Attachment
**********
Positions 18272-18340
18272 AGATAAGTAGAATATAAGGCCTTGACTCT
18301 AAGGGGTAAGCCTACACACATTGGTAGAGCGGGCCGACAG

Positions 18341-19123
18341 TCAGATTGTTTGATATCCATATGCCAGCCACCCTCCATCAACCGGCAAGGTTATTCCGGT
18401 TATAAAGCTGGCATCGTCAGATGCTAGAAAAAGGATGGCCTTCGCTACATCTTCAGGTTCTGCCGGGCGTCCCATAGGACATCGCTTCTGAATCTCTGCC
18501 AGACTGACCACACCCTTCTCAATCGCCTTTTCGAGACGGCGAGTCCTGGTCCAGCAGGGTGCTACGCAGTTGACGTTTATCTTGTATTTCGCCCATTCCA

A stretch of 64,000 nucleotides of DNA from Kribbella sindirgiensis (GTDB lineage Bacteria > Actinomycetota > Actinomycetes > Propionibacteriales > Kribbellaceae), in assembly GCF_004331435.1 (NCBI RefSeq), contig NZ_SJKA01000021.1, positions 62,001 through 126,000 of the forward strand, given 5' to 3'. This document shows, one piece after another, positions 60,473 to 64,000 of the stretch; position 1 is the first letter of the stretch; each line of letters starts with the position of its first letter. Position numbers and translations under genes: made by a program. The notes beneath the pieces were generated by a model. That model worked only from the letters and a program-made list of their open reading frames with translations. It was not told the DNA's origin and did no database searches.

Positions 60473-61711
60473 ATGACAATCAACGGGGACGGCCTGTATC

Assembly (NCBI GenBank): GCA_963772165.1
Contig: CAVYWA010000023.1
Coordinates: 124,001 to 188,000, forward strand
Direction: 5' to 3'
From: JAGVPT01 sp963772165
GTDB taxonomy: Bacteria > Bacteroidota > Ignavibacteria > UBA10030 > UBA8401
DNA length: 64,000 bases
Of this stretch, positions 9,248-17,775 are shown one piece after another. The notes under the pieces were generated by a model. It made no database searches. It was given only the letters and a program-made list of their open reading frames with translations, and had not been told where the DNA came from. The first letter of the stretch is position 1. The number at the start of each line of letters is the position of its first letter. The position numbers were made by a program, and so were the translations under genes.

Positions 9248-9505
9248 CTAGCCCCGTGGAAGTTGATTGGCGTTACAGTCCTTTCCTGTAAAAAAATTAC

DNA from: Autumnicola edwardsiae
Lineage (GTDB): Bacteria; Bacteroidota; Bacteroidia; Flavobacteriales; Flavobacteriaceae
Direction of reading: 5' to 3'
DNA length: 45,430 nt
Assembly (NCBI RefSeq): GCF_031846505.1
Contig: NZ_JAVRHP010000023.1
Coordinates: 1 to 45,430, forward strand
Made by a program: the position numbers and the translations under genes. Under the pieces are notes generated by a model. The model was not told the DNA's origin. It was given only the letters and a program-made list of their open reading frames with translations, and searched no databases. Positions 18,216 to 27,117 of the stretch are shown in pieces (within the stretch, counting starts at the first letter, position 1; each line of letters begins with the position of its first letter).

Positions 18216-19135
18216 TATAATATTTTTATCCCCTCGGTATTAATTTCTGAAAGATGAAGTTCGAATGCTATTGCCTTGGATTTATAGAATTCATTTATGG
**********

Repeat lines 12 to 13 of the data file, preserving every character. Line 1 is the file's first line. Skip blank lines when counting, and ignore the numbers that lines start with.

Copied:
Contig: CAVYWA010000023.1
Coordinates: 124,001 to 188,000, forward strand